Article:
Today my apartment and I are recovering from a midsized dinner party. This basically means my dishwasher and I are working overtime to remove the remnants of pork carnitas from the plates while listening to Patsy Cline and fantasizing about naps.
I promise I’ll post the recipes for the salsa verde, the slow cooker cola carnitas, and the guacamole next week, but I’m just not ready to do it now. See, I was so busy mixing drinks, frosting cupcakes, making rice, and talking and whatnot that I totally forgot to photograph the food I served. (Oops!) I’m going to repeat the menu for another dinner party on Friday (different dinner guests, obviously), so I’ll have a second shot at a food photo shoot then.
So anyway, today I’m going to tell you how I made the mojitos — partly because I’m just too tired to get into anything more elaborate and partly because a few of my friends asked for the recipe. If you’re wondering why I’m so particularly tired today it’s probably because I didn’t go to bed until well after midnight and then a certain impetuous puppy woke me up at 6 am to take him out…. He has no regard for my exhaustion because he sleeps all day long. Well, that is when he’s not trying to crawl into the lap of an unsuspecting dinner guest, pretending he’s a 65-pound lap dog. (I digress.)
Back to the mojitos. Mojitos are possibly my favorite thing ever, but they can go so terribly wrong that I rarely order them in restaurants and I NEVER order them in Vegas because I swear they make them with Sprite there. This is why I had to figure out how to make them on my own. (Note: the proper method does not involve Sprite. Lemons do not belong anywhere near a mojito. Ever.)
There are two ways I make them, and I outline them both below. I personally prefer the powdered sugar method, but that’s just me. I think the slight grittiness of the sugar helps to release the juice from the mint during the muddling process, and the increased surface area (compared with regular sugar) aids in the proper absorption into the drink. Enough with the chemistry lesson, though, and on with the drinking. The recipe is below.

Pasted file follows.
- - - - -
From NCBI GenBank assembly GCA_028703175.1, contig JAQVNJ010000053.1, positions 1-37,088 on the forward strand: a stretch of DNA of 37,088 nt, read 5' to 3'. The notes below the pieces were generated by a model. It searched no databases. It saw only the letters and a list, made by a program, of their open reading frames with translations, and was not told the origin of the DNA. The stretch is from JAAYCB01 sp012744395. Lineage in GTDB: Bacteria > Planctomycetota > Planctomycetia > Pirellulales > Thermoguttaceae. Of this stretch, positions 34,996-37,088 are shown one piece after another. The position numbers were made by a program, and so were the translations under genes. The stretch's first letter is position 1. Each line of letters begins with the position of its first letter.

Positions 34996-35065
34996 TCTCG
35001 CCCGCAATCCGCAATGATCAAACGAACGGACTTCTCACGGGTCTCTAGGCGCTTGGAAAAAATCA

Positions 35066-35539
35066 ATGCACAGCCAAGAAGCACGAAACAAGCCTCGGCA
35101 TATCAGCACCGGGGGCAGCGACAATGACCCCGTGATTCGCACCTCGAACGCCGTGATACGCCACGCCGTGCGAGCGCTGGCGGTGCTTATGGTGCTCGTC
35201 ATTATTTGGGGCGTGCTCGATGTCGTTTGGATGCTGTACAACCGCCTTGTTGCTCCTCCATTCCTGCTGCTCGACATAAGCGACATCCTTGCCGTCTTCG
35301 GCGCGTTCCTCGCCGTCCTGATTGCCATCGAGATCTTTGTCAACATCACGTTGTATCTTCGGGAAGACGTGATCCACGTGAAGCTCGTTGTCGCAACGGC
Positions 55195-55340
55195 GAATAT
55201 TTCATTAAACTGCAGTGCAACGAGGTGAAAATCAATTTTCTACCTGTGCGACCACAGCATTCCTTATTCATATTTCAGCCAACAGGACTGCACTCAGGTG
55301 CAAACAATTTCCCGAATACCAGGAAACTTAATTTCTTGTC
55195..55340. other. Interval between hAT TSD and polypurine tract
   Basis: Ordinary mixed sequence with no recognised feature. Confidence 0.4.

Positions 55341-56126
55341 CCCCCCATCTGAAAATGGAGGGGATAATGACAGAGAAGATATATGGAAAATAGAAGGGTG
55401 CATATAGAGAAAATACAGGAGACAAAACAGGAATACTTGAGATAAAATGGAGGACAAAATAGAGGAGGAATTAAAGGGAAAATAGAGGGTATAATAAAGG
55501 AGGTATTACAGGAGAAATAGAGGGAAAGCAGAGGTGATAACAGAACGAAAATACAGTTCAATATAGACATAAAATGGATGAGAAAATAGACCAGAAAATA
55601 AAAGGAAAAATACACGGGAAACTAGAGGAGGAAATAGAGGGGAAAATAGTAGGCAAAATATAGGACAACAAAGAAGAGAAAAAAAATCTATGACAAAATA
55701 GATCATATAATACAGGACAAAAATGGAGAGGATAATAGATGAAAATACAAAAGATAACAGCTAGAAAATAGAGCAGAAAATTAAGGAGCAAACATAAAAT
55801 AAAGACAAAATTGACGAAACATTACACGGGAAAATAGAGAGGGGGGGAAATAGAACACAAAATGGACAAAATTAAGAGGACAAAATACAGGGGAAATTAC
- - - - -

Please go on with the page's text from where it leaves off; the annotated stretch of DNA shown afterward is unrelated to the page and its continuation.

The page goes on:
10 large mint leaves
2 T of powdered sugar (or 2 T of simple syrup)
2 ounces of fresh lime juice (from one medium lime)
8 ounces of soda water (1 cup)
3 ounces of white rum
Tear the mint leaves in half. Place them in the bottom of a sturdy glass or a cocktail shaker. Add either 2 T of simple syrup or 2 T of powdered sugar. Using a muddler (or the end of a wooden spoon), muddle/smash the mint leaves to release the flavor.
Squeeze the fresh lime juice into the glass. Add rum. Pour in soda water. Place ice cubes in a serving glass, and pour the contents of the cocktail shaker (or mixing glass) into the serving glass.
Drink. Smile. Repeat.
*Simple Syrup Recipe
1 C water
1 C sugar
Pour the sugar and water into a saucepan. Heat over medium heat, stirring frequently until the sugar dissolves. Cool.